A Good First Start
I watched parts of the Democratic debate last night on MSNBC, and paid attention to the pundit reactions to the candidates. I agree with the pundits that Hillary did a pretty good job last night, whereas I was looking for more from Obama and Edwards. But the local reaction was that the low-key performances of both Edwards and Obama didn’t necessarily hurt them at all. I disagree with Lane Hudson over at the HuffPost about the debate, because Hillary did make some gains, especially by nailing the answer about terrorism attacks here at home, differentiating herself from Edwards and Obama on the use of force overseas, and giving a good answer to the question about access to firearms.
Of course, the real audience for last night’s debate were both the pundits and South Carolina Democrats, so whereas Hillary may have helped herself by impressing the pundits, even Pat Buchanan, it’s true that they all were more interested in not making mistakes. Even David Broder noted that the overall field of the top 6 Democrats is one of their best groups of candidates in years, specifically mentioning that the second tier group of Biden, Dodd, and Richardson are very capable of assuming office. In fact, the Des Moines Register’s influential David Yepsen says the second three helped themselves greatly last night. Politico.com’s Roger Simon said most of the whole field looked good last night, benefiting the American people, and questioned whether or not the GOP field can measure up. Newsweek’s Michael Hirsh was impressed that Biden clearly staked out a separate solution on Iraq that Hirsh thinks reflects the realities on the ground.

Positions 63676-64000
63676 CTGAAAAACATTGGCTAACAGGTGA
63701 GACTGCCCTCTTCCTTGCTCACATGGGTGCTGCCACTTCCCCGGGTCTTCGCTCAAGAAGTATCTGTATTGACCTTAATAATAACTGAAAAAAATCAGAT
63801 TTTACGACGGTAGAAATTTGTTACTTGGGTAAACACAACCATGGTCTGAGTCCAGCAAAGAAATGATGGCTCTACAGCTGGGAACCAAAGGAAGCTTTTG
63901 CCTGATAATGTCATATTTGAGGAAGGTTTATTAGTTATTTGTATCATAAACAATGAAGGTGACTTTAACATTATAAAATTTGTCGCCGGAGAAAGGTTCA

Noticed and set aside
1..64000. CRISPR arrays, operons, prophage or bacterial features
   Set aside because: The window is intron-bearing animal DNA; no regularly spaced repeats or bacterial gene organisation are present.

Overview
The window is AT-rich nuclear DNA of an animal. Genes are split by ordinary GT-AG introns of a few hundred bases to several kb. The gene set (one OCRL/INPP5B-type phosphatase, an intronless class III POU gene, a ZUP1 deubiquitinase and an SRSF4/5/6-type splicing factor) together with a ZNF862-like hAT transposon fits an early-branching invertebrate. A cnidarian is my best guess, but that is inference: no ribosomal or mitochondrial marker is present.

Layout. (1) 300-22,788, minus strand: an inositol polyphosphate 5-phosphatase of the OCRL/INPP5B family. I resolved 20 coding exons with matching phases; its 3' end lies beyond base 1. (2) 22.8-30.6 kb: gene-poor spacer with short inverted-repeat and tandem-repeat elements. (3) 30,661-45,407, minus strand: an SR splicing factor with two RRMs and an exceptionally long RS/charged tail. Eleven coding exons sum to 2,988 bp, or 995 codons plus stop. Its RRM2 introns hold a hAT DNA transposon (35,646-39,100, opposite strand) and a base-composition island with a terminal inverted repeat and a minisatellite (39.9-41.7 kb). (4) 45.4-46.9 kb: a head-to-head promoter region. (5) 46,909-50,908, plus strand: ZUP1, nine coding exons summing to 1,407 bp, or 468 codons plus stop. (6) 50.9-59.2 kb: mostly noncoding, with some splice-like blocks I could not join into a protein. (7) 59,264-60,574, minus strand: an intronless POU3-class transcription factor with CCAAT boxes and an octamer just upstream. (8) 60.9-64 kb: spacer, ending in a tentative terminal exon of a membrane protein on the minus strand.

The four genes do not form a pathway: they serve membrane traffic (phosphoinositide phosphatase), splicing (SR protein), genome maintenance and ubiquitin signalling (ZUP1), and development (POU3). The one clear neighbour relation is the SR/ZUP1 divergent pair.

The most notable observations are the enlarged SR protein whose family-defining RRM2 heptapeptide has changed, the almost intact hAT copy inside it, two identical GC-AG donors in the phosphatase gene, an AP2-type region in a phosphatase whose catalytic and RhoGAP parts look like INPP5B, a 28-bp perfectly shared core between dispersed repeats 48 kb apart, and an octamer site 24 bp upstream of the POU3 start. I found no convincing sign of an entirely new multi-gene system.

Iraq will continue to dominate the discussion in the months ahead, because Bush pledges to continually veto spending measures that call for a withdrawal deadline. General Petraeus said again yesterday that calling for any withdrawal during 2007 isn’t helpful to his efforts, but he reaffirmed that he will be giving the president an assessment in September on how well the surge is working and what efforts the Iraqis are making towards political reconciliation. The outlines for an endgame here at home are lining up.
The original House funding measure called for a later withdrawal date of September 2008, and the public now says that they want Congress not the president to dictate troop levels in Iraq. But they also say that when Bush vetoes the supplemental appropriation, Congress should go ahead and fund the existing troop levels instead of withholding funding.
These mixed messages seem to indicate that the public realizes that Bush is accountable for the surge, but that Democrats and Congress should be in the driver’s seat for winding this war down. This makes the case more clearly that Democrats should allow the funding over the summer without strings and then take control of this war with the 2008 defense budget in the fall, calling for a wind-down by the end of 2008. There are already indications that a compromise is in the works that allows for such funding in the months ahead, as well as some rumblings amongst the GOP that if there is no progress by August, there will be support for shifting the mission and a withdrawal timeline.